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Japan forms foreign policy under US influence — ex-prime minister

March 11, 2015, 19:21 UTC+3 SIMFEROPOL

Japan’s former Prime Minister told a press conference in Simferopol in Crimea that he is ashamed that Japanese media have one-sidedly covered the situation in Crimea

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Yukio Hatoyama

Yukio Hatoyama

© Alexey Pavlishak/TASS

SIMFEROPOL, March 11. /TASS/. Japan currently forms its foreign policy under the influence of the Western countries and the United States, Japan’s former Prime Minister who heads the Japan - Russia Friendship Society Yukio Hatoyama said on Wednesday. He arrived in Crimea on Tuesday on a three-day visit.

"On the issue of Crimea the Japanese government also consolidates its position with the Western countries. That’s why it imposed sanctions on Russia. The fact that in the conditions of sanctions a Japanese delegation is visiting Crimea is taken by our Foreign Ministry as inadmissible behaviour," he said, answering reporters’ questions on Wednesday.

However, he said he was not afraid to return home. "If I was afraid to return to Japan I would never come here. I’m used to government criticism," he said.

According to Hatoyama, to lift sanctions on Russia Japan should bring a certain position home to the U.S. administration. "I think we should make certain efforts to this end," he said.

In addition, the former prime minister said, had Japan not joined the anti-Russian sanctions, it could help revive Crimea’s industrial potential. "If we imagine that there are no sanctions, cooperation is possible in the first place in the sphere of industry and the transfer of advanced technology. I’ve heard that the industry in Crimea was not developing during its stay within Ukraine, but the potential has been preserved. I think Japan’s experience and knowledge would be in demand there," he said.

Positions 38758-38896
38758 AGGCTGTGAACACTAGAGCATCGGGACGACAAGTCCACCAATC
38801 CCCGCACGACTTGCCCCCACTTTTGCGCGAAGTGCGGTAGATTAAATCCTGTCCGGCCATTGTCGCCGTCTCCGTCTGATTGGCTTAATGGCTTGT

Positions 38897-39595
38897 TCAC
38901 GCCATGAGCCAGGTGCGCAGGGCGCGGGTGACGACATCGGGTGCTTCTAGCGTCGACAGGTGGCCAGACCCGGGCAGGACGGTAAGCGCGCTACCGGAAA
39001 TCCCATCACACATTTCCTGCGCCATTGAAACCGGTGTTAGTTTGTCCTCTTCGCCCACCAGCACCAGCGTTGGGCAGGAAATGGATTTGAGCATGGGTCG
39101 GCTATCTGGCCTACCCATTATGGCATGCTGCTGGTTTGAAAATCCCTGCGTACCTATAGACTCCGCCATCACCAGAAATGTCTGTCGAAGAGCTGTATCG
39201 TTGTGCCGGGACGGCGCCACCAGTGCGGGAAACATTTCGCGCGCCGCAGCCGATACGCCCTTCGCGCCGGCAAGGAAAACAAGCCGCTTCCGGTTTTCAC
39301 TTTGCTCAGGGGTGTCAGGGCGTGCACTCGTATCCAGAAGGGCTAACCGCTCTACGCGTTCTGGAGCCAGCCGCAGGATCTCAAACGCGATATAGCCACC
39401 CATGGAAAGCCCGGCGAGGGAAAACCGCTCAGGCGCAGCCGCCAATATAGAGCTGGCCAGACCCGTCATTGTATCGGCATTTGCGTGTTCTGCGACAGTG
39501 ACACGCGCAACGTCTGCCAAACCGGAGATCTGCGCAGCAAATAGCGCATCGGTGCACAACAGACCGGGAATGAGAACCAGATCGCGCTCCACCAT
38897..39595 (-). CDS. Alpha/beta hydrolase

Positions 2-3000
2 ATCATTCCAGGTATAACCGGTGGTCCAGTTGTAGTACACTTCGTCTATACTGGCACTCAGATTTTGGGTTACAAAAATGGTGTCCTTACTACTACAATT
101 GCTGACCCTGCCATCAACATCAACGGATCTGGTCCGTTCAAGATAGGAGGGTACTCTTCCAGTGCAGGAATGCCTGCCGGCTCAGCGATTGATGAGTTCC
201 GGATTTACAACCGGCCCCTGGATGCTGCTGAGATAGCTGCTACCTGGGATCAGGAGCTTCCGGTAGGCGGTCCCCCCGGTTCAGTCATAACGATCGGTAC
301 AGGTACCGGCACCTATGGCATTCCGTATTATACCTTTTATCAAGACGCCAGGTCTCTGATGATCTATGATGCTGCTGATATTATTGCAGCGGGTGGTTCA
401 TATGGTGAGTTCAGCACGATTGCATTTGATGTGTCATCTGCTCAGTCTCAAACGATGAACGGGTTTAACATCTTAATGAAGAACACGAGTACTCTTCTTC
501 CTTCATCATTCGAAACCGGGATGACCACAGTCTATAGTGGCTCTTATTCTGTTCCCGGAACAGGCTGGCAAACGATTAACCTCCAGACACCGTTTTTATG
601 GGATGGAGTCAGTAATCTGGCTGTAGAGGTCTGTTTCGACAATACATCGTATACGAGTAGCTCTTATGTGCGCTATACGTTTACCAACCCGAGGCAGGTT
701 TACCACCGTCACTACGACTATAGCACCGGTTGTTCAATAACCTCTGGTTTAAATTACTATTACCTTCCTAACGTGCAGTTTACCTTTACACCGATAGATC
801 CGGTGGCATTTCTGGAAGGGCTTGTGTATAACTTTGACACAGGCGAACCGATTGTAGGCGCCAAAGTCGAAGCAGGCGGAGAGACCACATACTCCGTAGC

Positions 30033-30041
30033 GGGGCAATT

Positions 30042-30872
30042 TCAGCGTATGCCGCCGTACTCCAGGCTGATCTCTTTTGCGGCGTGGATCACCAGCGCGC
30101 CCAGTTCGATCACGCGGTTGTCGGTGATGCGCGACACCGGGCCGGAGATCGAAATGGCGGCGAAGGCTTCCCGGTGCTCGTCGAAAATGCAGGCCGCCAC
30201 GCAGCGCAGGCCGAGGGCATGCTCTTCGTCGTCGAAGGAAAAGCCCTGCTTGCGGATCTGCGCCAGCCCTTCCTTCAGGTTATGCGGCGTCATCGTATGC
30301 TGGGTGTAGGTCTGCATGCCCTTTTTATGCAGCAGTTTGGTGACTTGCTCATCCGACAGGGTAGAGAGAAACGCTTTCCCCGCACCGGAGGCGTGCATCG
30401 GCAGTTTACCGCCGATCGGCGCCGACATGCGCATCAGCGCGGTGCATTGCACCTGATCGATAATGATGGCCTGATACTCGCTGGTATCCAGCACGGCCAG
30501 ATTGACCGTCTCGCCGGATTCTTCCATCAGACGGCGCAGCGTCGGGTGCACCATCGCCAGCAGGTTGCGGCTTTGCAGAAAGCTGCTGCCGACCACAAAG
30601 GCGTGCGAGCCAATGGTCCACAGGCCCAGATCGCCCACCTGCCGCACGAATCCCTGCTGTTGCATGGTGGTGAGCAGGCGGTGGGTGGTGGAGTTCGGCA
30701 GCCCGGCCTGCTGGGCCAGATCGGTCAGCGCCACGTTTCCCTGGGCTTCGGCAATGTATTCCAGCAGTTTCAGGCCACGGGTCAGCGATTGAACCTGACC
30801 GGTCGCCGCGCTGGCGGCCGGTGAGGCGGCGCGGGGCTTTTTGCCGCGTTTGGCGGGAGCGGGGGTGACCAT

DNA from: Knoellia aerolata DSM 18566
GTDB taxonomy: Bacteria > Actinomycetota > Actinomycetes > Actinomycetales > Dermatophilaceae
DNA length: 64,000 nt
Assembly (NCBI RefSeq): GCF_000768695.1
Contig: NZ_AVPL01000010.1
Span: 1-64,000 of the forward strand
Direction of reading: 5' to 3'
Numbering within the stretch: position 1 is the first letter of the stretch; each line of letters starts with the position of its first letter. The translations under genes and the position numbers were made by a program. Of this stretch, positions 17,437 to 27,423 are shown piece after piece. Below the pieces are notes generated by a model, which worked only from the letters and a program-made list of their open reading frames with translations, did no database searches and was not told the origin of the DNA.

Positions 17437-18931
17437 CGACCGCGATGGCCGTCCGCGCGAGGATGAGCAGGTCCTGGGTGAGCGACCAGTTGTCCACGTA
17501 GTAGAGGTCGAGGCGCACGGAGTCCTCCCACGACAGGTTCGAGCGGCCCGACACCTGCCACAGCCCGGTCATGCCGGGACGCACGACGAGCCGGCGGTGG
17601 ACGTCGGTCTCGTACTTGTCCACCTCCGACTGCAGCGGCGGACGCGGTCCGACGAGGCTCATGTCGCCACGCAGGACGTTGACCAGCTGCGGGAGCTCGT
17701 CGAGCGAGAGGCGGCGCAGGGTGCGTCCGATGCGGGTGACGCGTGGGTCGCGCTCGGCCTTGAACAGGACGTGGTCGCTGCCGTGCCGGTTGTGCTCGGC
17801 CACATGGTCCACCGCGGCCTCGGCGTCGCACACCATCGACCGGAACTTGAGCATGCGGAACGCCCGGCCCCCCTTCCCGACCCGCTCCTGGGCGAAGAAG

Hatoyama told a press conference in Simferopol on the Crimean peninsula that the referendum was held peacefully and democratically in accordance with the Constitution. His remarks, which can be taken as supporting Russia’s reunification with Crimea, may draw criticism, as Japan has said it does not recognise the outcome of the vote, Kyodo news agency reported.

According to him, he was glad to personally see the "happy peaceful life" on the peninsula. "I am ashamed that our media have one-sidedly covered the situation in Crimea. We must have the courage to tell all the facts," Hatoyama added. He also said he was ready to contribute to the development of cultural and humanitarian ties between the new Russian region and Japan. "I want to believe that through the development of cultural and human ties it is possible to create conditions also for the solution of political problems," said the politician.

The Japanese government had urged Hatoyama not to visit Crimea, saying that a trip by a former prime minister with a Russian visa could conflict with Tokyo’s stance that Moscow unilaterally annexed the territory against international law. In Tokyo, the government and the ruling Liberal Democratic Party condemned the visit by Hatoyama, who was prime minister from September 2009 to June 2010 when the opposition Democratic Party of Japan was in power.

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